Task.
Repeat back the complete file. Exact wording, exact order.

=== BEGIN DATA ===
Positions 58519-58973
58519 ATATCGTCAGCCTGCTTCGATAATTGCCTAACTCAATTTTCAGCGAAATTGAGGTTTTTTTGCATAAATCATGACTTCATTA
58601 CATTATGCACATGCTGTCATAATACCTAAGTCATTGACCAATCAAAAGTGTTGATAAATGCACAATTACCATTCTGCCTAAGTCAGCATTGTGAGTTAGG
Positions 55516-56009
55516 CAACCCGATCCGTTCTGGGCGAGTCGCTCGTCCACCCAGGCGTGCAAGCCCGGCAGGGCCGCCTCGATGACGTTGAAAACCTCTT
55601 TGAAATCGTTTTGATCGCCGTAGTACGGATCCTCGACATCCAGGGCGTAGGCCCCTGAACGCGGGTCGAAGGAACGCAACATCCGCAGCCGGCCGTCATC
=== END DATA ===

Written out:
Positions 58519-58973
58519 ATATCGTCAGCCTGCTTCGATAATTGCCTAACTCAATTTTCAGCGAAATTGAGGTTTTTTTGCATAAATCATGACTTCATTA
58601 CATTATGCACATGCTGTCATAATACCTAAGTCATTGACCAATCAAAAGTGTTGATAAATGCACAATTACCATTCTGCCTAAGTCAGCATTGTGAGTTAGG
Positions 55516-56009
55516 CAACCCGATCCGTTCTGGGCGAGTCGCTCGTCCACCCAGGCGTGCAAGCCCGGCAGGGCCGCCTCGATGACGTTGAAAACCTCTT
55601 TGAAATCGTTTTGATCGCCGTAGTACGGATCCTCGACATCCAGGGCGTAGGCCCCTGAACGCGGGTCGAAGGAACGCAACATCCGCAGCCGGCCGTCATC